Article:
Those were interesting times. Most of us lived on a bilious cocktail of dread, anger and constant anxiety.
Day by day, the bloody associates of Gerry Adams and Martin McGuinness went about the business of abducting and torturing people who disagreed with their particular vision of Ireland, or often simply murdering them.
A version of the Swinging Sixties had finally arrived in Ulster and there was a certain wild abandon on the social scene. A wartime recklessness, too, infused relationships between the sexes because the threat of sudden death or injury was never far away.
Love affairs and liaisons were conducted in a climate beyond the understanding of the British public, safely ensconced on the mainland, and IRA bombs, targeted on civilians, were a daily occurrence.
One such bomb demolished my little flat, but not before I’d enjoyed many exuberant evenings there with friends and lovers.
Music played a vital part in such evenings and scores of vinyl albums stood, cheek by jowl, with much-loved paperbacks on my makeshift shelves.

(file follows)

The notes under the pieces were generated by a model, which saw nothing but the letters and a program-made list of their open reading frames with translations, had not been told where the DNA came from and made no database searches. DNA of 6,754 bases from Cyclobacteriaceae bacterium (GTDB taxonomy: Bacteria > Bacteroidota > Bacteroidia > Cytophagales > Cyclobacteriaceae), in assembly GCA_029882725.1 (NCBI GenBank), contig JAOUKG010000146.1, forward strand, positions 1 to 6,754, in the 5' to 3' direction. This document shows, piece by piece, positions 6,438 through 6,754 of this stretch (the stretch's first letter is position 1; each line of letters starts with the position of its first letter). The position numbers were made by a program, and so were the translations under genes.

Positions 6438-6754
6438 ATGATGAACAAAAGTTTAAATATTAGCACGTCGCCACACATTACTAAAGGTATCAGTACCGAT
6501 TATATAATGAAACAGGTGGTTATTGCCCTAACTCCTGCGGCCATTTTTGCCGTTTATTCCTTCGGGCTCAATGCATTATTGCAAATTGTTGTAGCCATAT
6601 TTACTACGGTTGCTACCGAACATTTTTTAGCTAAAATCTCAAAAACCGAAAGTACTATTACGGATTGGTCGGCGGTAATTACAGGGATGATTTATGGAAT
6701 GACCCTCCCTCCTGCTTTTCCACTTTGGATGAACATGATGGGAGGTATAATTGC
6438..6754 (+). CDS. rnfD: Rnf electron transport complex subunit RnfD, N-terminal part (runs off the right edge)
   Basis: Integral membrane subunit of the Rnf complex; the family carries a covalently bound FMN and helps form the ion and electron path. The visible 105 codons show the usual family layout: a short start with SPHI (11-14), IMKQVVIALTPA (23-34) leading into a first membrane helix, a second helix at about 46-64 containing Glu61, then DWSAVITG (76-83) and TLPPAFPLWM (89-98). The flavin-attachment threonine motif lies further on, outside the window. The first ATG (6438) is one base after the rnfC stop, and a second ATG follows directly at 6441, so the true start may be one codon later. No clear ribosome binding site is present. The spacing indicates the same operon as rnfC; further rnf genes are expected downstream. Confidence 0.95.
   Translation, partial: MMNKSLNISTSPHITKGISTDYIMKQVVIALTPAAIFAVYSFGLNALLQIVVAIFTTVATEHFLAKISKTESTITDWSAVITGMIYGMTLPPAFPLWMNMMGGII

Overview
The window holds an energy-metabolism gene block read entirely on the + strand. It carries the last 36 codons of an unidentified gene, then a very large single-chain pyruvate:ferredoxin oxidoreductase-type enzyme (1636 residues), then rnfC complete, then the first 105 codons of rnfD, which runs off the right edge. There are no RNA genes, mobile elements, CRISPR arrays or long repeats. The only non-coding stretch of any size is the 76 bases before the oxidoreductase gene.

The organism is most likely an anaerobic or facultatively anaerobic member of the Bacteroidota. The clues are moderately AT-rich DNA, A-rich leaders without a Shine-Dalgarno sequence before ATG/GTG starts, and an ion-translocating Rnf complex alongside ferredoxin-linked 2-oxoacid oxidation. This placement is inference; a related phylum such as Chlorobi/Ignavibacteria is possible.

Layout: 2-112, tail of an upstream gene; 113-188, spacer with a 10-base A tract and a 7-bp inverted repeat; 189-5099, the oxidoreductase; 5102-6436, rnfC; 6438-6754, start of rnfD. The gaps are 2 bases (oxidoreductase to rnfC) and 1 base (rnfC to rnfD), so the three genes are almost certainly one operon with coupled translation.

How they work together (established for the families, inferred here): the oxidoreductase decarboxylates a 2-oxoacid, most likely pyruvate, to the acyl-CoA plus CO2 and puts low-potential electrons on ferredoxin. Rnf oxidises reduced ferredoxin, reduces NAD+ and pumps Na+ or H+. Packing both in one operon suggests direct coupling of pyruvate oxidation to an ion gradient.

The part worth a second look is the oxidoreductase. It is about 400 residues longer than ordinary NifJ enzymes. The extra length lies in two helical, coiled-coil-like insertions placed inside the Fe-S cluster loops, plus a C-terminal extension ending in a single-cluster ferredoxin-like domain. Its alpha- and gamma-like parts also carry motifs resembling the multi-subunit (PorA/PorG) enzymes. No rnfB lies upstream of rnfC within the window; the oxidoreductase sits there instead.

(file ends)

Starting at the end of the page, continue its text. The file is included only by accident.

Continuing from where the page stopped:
Tracks by Van Morrison, Bob Seger, Joni Mitchell and Melanie Safka were played and replayed till they became embedded in my memory, never to be erased.
There was something in the music of those days that addressed the strange mixture of joy and sadness I felt, adrift in my middle years.
To this day, I can't listen to a Bob Seger song without being transported back to that time and place.
Melanie Safka, too, though not the world's greatest singer, had a poignant quality to her voice and delivery that transfixed me. Her heartrending version of the Jagger/Richards classic, Ruby Tuesday, can still bring a tear to my eye and send me whirling back through the squandered years to Belfast and those vanished friends.
Click here to hear Melanie at her best: